Saturday, December 26, 2009
The Crumbling of Our Culture: An Observation
My friend Lou Bailes, a funny, intelligent, former television news anchor does not suffer fools well, so when a "readie" shows up from her in my e-mail, I read it. This morning I got one that makes so much sense in a dispiriting way that I thought I'd share it in order to feel like I'd done something.
It is a column by a psychologist named Bruce Levine that ran on AlterNet yesterday and the long version is here. Following are some highlights:
A demoralized U.S. population is suffering from "abuse syndrome" and, like a beaten spouse, the more it is abused, the more demoralized and unlikely to strike back it becomes. The victim feels shame and humiliation, which leads to a weakened condition.
Levine quotes Justice John Paul Stevens following the highly-politicized Bush v. Gore decision in 2000: "Although we may never know with complete certainty the identity of the winner of this year's presidential election, the identity of the loser is perfectly clear. It is the nation's confidence in the judge as an impartial guardian of the rule of law." Yet, says Levine, even this provoked few demonstrations. He concludes we "feel helpless to effect change."
When Bush later told one of his supporters at a fat-cat fund-raiser, "What a crowd tonight: the haves and the haves-more. Some people call you the elite; I call you my base," nobody complained, protested, blew up buildings. Nothing.
A study in 2004 showed that we have become so isolated from each other that "25 percent of Americans did not have a single confidant. The government and big business have worked together to create that isolation in a number of ways (union busting, "suburbanization, commuting, electronic entertainment, time and money pressures and other variables created by governmental-corporate policies").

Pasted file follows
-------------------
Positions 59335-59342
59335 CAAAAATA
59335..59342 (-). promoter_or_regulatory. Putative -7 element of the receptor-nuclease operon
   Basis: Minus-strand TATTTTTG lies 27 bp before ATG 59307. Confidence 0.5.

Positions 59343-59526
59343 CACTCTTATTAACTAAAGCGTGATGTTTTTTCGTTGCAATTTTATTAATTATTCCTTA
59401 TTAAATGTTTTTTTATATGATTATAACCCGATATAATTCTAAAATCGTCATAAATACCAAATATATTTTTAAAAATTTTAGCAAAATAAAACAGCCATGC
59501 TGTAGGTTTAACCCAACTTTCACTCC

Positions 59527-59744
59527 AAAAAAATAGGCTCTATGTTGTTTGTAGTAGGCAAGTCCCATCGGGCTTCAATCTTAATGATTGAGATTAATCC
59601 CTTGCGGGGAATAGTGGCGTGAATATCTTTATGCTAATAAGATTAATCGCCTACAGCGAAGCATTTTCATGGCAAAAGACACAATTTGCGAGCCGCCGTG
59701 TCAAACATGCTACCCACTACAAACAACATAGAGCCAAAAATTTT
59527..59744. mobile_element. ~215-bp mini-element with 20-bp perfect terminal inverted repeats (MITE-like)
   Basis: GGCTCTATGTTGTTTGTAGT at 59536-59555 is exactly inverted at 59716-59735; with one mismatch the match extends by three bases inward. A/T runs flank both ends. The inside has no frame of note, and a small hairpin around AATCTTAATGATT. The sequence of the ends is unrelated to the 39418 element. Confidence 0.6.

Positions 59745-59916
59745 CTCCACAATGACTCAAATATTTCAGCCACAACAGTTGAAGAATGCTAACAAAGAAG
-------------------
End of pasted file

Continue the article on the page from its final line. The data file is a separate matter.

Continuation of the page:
As a nation, we have been "broken by socializing institutions that alienate us from our basic humanity." For example, students "learn to comply to authorities for whom they often have no respect, and to regurgitate material they often find meaningless. " College degrees have become "badges of compliance for corporate employers -- in exchange for learning to accept bureaucratic domination and enslaving debt.
Big Pharma sees to it that "increasing numbers of people in the U.S. who do not comply with authority are being diagnosed with mental illnesses and medicated with psychiatric drugs." Something called "Oppositional defiant disorder (ODD) is an increasingly popular diagnosis for children and teenagers. The official symptoms of ODD include, 'often actively defies or refuses to comply with adult requests or rules,' and 'often argues with adults.'" This sounds like a 1950s science fiction movie.
Levin notes that the Soviet Union crumbled in a "passive-aggressive revolution by simply getting depressed, staying drunk, and not doing anything."
Television has an enormous influened because it "(1) occupies people so that they don't know ... what a human being is; (2) separates people from one another; (3) creates sensory deprivation; (4) occupies the mind and fills the brain with prearranged experience and thought; (5) encourages drug use to dampen dissatisfaction ; (6) centralizes knowledge and information; (7) eliminates [comparisons to other cultures]; and (8) redefines happiness and the meaning of life."
And there's this one that we may all recognize from the recent season of material indulgence: "Consumerism breaks people by devaluing human connectedness, socializing self-absorption, obliterating self-reliance, alienating people from normal human emotional reactions, and by selling the idea that purchased products -- not themselves and their community -- are their salvation."
In order to break these chains, he says, stay away from mental health professionals: "The talents required are a fearlessness around image, spontaneity, and definitely anti-authoritarianism. But these are not the traits that medical schools or [that] graduate schools select for or encourage."
Levine suggests a few simple steps toward recovery, and concludes: "the immobilized need a shot of morale."
It's a long piece, well worth your time. If you have enough strength left to care.